The High Contracting Parties engage to deliver up to each other those persons who are being proceeded against or who have been convicted of a crime committed in the territory of the one Party, and who shall be found within the territory of the other Party under the circumstances and conditions stated in the present Treaty.


Native-born or naturalized subjects of either country are excepted from extradition. In the case, however, of a person who, since the commission of the crime or offence of which he is accused, or for which he has been convicted, has become naturalized in the country whence the surrender is sought, such naturalization shall not prevent the pursuit, arrest and extradition of such person, in conformity with the stipulations of the present Treaty.


The crimes for which the extradition is to be granted are the following:

1. Counterfeiting or altering money, and uttering counterfeit or altered money;

2. Forgery, counterfeiting or altering and uttering what is forged, counterfeited or altered;

3. Murder (including assassination, parricide, infanticide and poisoning) or attempt to murder ;

4. Manslaughter;

5. Abortion;

6. Rape;

Extradition Treaty with French Republic.

7. Indecent assault, acts of indecency even without violence upon the person of a girl under 12 years of age;

8. Child-stealing, including abandoning, exposing or un lawfully detaining;

9. Abduction;

10. Kidnapping and false imprisonment;

11. Bigamy;

12. Wounding or inflicting grievous bodily harm; 13. Assaulting a Magistrate, or peace or public officer; 14. Threats by letter or otherwise with intent to extort; 15. Perjury or subornation of perjury ;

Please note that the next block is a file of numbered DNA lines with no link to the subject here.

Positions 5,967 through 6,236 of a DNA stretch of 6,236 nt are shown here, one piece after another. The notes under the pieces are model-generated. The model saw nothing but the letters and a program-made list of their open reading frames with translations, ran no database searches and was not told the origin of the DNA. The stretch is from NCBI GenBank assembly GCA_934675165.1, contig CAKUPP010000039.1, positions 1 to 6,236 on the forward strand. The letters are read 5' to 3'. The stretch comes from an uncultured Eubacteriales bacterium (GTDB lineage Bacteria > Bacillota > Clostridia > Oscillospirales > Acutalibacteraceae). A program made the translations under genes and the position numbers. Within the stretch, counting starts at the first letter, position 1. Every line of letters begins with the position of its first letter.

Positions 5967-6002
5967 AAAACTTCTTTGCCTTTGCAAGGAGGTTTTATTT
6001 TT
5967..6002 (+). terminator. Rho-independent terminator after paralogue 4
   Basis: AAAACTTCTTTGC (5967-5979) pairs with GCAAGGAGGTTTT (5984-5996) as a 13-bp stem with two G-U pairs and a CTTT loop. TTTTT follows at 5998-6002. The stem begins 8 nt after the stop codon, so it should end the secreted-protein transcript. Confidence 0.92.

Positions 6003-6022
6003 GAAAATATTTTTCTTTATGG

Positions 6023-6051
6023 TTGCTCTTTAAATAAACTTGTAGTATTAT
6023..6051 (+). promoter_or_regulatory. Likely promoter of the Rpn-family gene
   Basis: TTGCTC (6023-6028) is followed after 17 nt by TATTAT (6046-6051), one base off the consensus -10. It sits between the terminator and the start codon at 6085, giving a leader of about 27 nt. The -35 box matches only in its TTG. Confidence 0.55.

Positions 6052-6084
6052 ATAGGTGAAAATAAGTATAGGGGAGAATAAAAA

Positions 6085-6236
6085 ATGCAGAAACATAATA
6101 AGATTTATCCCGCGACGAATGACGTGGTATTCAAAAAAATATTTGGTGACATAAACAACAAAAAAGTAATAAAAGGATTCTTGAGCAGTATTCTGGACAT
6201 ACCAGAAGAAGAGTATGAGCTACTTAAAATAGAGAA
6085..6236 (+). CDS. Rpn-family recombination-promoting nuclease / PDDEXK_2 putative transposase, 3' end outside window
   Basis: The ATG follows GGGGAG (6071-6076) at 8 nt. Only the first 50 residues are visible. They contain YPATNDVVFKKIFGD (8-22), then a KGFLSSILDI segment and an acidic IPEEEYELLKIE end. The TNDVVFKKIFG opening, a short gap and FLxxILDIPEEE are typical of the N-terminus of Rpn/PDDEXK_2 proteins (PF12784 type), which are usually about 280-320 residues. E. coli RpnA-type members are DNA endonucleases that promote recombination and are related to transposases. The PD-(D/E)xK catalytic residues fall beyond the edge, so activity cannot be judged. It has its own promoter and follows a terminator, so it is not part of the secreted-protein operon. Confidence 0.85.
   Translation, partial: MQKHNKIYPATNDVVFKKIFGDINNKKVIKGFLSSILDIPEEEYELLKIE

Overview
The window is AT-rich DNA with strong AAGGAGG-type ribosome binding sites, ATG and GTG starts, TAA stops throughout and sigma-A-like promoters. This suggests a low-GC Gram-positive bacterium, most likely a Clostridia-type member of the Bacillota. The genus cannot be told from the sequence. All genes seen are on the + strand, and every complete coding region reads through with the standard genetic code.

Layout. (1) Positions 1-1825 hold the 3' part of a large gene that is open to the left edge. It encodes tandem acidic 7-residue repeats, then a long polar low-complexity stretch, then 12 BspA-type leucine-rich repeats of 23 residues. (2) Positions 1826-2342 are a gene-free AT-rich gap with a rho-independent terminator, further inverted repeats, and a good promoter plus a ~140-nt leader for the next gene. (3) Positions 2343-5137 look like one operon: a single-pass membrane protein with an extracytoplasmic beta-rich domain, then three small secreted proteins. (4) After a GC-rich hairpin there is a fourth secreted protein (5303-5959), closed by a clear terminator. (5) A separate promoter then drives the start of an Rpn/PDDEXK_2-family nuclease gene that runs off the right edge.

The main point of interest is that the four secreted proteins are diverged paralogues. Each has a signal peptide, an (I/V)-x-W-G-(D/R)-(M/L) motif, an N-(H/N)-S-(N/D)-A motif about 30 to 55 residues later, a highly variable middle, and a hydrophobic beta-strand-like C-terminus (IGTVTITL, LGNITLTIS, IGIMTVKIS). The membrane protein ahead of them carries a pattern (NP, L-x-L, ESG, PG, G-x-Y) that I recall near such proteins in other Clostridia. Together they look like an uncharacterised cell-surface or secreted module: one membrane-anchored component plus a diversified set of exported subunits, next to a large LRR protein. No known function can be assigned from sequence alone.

16. Arson;

17. Burglary or house-breaking,-robbery with violence; 18. Fraud by a bailee, banker, agent, factor, trustee, or director, or member, or public officer of any Company made criminal by any Act for the time being in force;

19. Obtaining money, valuable security, or goods by false pretences, including receiving any chattel, money, valuable security, or other property, knowing the same to have been unlawfully obtained;

20. Embezzlement or larceny, including receiving any chattel, money, valuable security, or other property, knowing the same to have been embezzled or stolen ;

21. Crime against Bankruptcy Law;

22. Any malicious act done with intent to endanger persons in a railway train;

23. Malicious injury to property, if the offence is indictable;

24. Crimes committed at sea,

(a) Any act of depredation or violence by the crew of a British or French vessel, against another British or French vessel, or by the crew of a foreign vessel not provided with a regular commission, against British or French vessels, their crews or their cargoes,

(b) The fact, by any person (being or not, one of the crew of a vessel) of giving her over to pirates,